What video games have to teach us about learning and literacy

| February 4, 2011

“Gee astutely points out that for video game makers, unlike schools, failing to engage children is not an option.” – Review

Title: What video games have to teach us about learning and literacy
Author:
James Paul Gee
Publisher:
New York : Palgrave Macmillan, 2007
Check it out! GV1469.3 .G44 2007
From the publisher:
A controversial look at the positive things that can be learned from video games by a well known professor of education. James Paul Gee begins his new book with ‘I want to talk about vide games- yes, even violent video games – and say some positive things about them’. With this simple but explosive beginning, one of America’s most well-respected professors of education looks seriously at the good that can come from playing video games. Gee is interested in the cognitive development that can occur when someone is trying to escape a maze, find a hidden treasure and, even, blasting away an enemy with a high-powered rifle. Talking about his own video-gaming experience learning and using games as diverse as Lara Croft and Arcanum, Gee looks at major specific cognitive activities:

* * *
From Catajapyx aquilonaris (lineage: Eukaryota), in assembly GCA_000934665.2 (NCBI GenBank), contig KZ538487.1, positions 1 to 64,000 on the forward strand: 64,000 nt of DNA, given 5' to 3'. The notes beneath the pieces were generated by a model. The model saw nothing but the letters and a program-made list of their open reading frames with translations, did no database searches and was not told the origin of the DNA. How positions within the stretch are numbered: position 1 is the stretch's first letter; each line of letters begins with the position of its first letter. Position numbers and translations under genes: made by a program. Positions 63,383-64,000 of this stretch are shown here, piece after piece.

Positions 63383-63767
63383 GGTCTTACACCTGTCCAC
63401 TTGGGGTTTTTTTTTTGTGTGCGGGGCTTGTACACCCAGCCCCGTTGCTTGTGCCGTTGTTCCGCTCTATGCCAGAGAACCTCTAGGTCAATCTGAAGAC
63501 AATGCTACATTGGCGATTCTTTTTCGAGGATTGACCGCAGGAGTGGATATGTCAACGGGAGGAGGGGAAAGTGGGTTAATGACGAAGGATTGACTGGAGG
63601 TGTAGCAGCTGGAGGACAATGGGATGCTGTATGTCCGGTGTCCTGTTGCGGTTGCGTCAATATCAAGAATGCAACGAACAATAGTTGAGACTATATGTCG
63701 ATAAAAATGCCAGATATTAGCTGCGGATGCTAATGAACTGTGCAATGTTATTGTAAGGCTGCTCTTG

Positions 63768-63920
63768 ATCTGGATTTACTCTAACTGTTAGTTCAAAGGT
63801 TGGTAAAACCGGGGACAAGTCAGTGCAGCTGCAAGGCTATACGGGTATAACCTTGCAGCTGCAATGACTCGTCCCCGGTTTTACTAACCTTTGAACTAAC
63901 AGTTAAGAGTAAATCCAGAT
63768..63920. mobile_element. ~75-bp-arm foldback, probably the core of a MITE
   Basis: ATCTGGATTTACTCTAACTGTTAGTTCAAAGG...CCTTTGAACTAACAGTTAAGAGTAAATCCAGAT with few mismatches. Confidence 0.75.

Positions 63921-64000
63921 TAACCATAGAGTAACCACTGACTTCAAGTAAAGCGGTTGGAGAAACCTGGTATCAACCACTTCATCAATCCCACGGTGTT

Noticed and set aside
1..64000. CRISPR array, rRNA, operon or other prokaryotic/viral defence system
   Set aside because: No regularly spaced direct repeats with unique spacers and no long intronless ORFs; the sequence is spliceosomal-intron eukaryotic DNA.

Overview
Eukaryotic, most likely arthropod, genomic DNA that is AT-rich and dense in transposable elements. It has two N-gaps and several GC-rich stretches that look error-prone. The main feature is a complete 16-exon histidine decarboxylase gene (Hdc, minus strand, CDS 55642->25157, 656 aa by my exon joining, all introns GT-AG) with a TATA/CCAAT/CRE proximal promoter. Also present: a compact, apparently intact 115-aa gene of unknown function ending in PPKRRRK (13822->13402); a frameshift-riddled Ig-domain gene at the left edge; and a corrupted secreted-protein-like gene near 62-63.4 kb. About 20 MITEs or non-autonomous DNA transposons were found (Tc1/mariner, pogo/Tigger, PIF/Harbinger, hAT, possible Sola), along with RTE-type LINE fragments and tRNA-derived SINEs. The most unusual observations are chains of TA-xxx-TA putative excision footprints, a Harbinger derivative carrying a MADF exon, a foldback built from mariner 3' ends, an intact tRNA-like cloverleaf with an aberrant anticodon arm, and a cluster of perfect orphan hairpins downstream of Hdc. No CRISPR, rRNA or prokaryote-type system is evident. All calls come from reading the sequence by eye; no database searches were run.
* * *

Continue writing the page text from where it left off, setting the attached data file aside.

* How individuals develop a sense of identity
* How one grasps meaning
* How one evaluates and follows a command
* How one picks a role model
* How one perceives the world
This is a ground-breaking book that takes up a new electronic method of education and shows the positive upside it has for learning.

About the author: James Paul Gee is one of the most well-known professors of education in the United States. He teaches at the University of Wisconsin, Madison and is the author of several books.

Other books by James Paul Gee

On the web:

Review in Currents in Electronic Literacy (published by the Computer Writing and Research Lab at The University of Texas at Austin)